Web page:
CarVR is a solution permitting VR in moving vehicles by subtracting the rotation of the car and mapping vehicular movements with the visual information. This enables the user to feel the precise kinaesthetic forces at the time of the VR experience. A comparison with CarVR inside a moving vehicle with the baseline of using VR without vehicle movement was made.

 It was shown that apparent kinaesthetic forces caused by CarVR increase enjoyment and immersion considerably while simulator sickness is abridged in comparison to a stationary VR experience. Lastly the design space of in-car VR entertainment application utilising actual kinaesthetic forces was explored to develop design considerations for practitioners.

Ambiotherm – Increasing Sense of Existence in Virtual Reality on Simulating Real World Environmental Conditions

To evaluate Ambiotherm, a wearable accessory for head-mounted display is presented which offers thermal as well as wind stimuli in simulating real-world environmental conditions like ambient temperatures together with wind condition to augment the awareness of virtual reality. Ambiotherm comprises of Ambient Temperature Module which is linked to the neck of the user, a Wind Simulation Module directed towards the face of the user together with a control module using Bluetooth communication. A demonstration was conducted on Ambiotherm with two VR environments, a hot desert as well as a snowy mountain to showcase the various kinds of computer-generated environmental conditions. Several researches were also done to address design factors of the system, to evaluate the effects of Ambiotherm on factors connected to the sense of presence of the user. It was discovered that the calculation of wind and thermal stimuli considerably improved sensory and realism aspects contributing to an improved sense of presence in comparison to traditional VR experiences.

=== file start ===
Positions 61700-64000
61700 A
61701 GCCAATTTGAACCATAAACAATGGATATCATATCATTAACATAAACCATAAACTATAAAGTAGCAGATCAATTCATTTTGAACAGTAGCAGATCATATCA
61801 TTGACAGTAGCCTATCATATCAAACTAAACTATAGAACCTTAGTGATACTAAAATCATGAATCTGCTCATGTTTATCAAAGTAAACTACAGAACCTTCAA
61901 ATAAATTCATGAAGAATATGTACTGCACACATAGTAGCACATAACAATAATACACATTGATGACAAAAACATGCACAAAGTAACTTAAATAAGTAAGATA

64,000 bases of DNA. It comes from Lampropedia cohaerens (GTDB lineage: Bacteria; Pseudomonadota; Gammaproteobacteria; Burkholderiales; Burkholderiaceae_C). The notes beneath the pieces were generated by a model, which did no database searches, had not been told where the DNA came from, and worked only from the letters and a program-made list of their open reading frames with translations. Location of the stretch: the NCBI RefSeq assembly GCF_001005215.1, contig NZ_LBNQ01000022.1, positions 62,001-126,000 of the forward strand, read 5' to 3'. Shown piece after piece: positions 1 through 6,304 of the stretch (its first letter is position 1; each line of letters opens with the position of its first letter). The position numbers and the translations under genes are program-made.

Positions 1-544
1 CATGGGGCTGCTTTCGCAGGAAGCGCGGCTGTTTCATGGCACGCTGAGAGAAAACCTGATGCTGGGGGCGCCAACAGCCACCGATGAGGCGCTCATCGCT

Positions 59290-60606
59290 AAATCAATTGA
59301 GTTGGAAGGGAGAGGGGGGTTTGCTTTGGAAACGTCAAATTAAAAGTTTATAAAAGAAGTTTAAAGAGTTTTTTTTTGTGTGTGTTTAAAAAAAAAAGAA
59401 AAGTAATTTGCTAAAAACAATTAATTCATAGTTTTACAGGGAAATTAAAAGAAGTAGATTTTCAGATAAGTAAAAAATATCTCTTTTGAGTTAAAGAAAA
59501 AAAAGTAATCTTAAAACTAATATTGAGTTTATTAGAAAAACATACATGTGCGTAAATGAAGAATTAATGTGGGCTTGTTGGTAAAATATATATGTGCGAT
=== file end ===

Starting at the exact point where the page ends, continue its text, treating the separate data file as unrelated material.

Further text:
Offering Haptic to Walls & Heavy Objects in Virtual Reality through Electrical Muscle Stimulation

A wall is said to be something wherein it tends to be difficult to pass through. To simulate a wall in VR, a system is utilised which uses electrical muscle stimulation in taking-over the muscles in your arm in order that one is physically incapable of passing your arms through a virtual wall. It is somewhat a brute force approach to haptic though apparently is effective but hard to believe that the feeling is mostly pleasant. Other options were considered on how to add haptic to walls together with the other heavy objects in virtual reality. Our systems tends to trigger the user’s shoulder, arm and wrist muscles whenever a user attempts to push such objects, through electrical muscle stimulation, developing a counter force which seems to pull the user’s arm backward. This device has achieved this in wearable form aspect. The repugnance design together with the soft design is said to receive high scores on `prevented me from passing through’ and `realist’. In the second research, the effectiveness of approach was demonstrated, by enabling participants to explore a virtual world wherein all the objects offer haptic EMS effects comprising of walls, gates, boxes, sliders together with projectiles.